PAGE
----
Play it again

http://www.theatlantic.com/education/archive/2014/06/for-better-school-results-clear-the-schedule-and-let-kids-play/373144/ 

This article and many more like it called things like “How to have a 1959 summer” or “free range children are best” are blowing up the Internet and they are right on! I see young adults in my college classes that are completely unable to choose a topic, make up their minds about classes to take or ask me hard questions. They have their moms call my cell phone. I’m not kidding. Then I have to gently explain that it is illegal to talk to them about their adult child because academic performance is private just like medical records. I am patient (usually) with these adult children because it isn’t their fault. They are the first generation to fall victim to helicopter parenting, the fear generating 24 hours news cycle and the need to start lots of activities to get into college at birth. We live in a time where your child can’t ride his bike one mile to school (in a helmet, in a dedicated bike lane, with closed toed shoes) because he might be kidnapped, his parents might be arrested for child endangerment and it will be dark when it is time to ride home from school since peewee orchestra followed by indoor winter soccer are not over until 7pm. That is a long sentence. But children have very long days. There isn’t time or opportunity for free play. 

I am trying to become a FORMER helicopter parent. For the last year I have been consciously trying to build risk taking behaviors, free play, executive decision making opportunities and unstructured time into my children’s day. See where I’m going with this? I’m micromanaging free time….but it is the best I can do. I can’t legally let my son go around and around the block on his bike until he is 8 in my state. Parents must stay in visual or audio range by law. In some states the law says 12. I can see the YMCA from my home. You can swim there across the lake or walk there thru the woods but you can’t use their facilities without a parent. The list goes on. So freedom requires effort on my part. I organize groups of middle schoolers to walk downtown to the movies alone after school. Then I meet them there so that they are allowed to go in. In my town the library, the ice cream shop and the coffee house welcome them without parents on Friday afternoons. The mayor puts extra police around town to act as crossing guards and anyone fifth grade and above is allowed to free range about town after school. The town, like me, is trying to ensure safety in freedom and micromanage free time. It is awesome and hats off to my town! I’m sure it is a rare gift they provide. But will it work? Will these kids feel like they have taken a risk and done their own thing if there is always a crossing guard? One of my favorite books Middle School Makeover” discusses the risk taking behavior REQUIRED by the adolescent brain for proper development. They need to feel a little fear of the unknown on a daily basis. Plus, in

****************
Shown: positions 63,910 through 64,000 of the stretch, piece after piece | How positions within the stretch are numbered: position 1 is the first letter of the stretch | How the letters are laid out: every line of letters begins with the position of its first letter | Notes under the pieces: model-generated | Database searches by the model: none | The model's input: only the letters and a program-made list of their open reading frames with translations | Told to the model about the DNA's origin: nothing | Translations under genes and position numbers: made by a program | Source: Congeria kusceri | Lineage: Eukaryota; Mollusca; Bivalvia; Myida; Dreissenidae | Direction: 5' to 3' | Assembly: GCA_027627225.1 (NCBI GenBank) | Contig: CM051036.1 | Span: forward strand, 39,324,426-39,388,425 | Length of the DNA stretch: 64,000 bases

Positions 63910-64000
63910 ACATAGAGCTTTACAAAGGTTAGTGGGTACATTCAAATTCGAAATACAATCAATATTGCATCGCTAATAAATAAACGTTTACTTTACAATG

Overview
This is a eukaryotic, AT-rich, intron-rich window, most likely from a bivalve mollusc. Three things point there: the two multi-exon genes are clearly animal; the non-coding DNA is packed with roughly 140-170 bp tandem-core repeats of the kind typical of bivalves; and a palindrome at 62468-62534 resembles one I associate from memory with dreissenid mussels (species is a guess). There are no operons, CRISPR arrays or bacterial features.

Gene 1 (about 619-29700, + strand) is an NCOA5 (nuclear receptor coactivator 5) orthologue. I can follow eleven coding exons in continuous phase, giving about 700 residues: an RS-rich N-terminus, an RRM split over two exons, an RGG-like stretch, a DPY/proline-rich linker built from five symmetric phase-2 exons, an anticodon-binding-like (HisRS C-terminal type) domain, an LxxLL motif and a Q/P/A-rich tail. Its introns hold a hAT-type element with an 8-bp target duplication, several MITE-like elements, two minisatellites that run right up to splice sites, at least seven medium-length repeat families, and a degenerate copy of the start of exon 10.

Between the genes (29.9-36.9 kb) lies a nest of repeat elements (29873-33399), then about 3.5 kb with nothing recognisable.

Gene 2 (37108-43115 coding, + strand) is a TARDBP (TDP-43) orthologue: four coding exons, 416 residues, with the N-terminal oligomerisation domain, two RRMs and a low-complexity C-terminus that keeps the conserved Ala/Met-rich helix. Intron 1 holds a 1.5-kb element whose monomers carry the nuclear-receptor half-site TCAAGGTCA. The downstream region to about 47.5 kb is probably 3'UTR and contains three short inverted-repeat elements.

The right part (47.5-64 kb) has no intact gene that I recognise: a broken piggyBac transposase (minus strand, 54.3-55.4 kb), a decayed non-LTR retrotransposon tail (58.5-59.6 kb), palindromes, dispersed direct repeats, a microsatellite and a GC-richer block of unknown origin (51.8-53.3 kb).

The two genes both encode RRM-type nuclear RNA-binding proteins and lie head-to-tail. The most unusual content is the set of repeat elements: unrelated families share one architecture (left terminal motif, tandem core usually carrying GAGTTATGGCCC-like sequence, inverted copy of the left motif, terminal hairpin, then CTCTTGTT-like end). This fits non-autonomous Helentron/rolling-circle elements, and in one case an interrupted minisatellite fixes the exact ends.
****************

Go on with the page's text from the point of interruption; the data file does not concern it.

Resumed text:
the real world you need to actually bring your library card to get a book because the librarian will not know your name. In the real world you have to get yourself there, organize your day effectively, make a million choices about big and little things and not be afraid. Those skills are more important than playing the horn and perfecting your corner kick but they are much, much harder to foster in the modern world. 

And this http://mobile.nytimes.com/2015/05/17/opinion/sunday/let-the-kids-learn-through-play.html?_r=0&referrer=

 http://mobile.nytimes.com/2015/05/17/opinion/sunday/let-the-kids-learn-through-play.html?_r=0&referrer=

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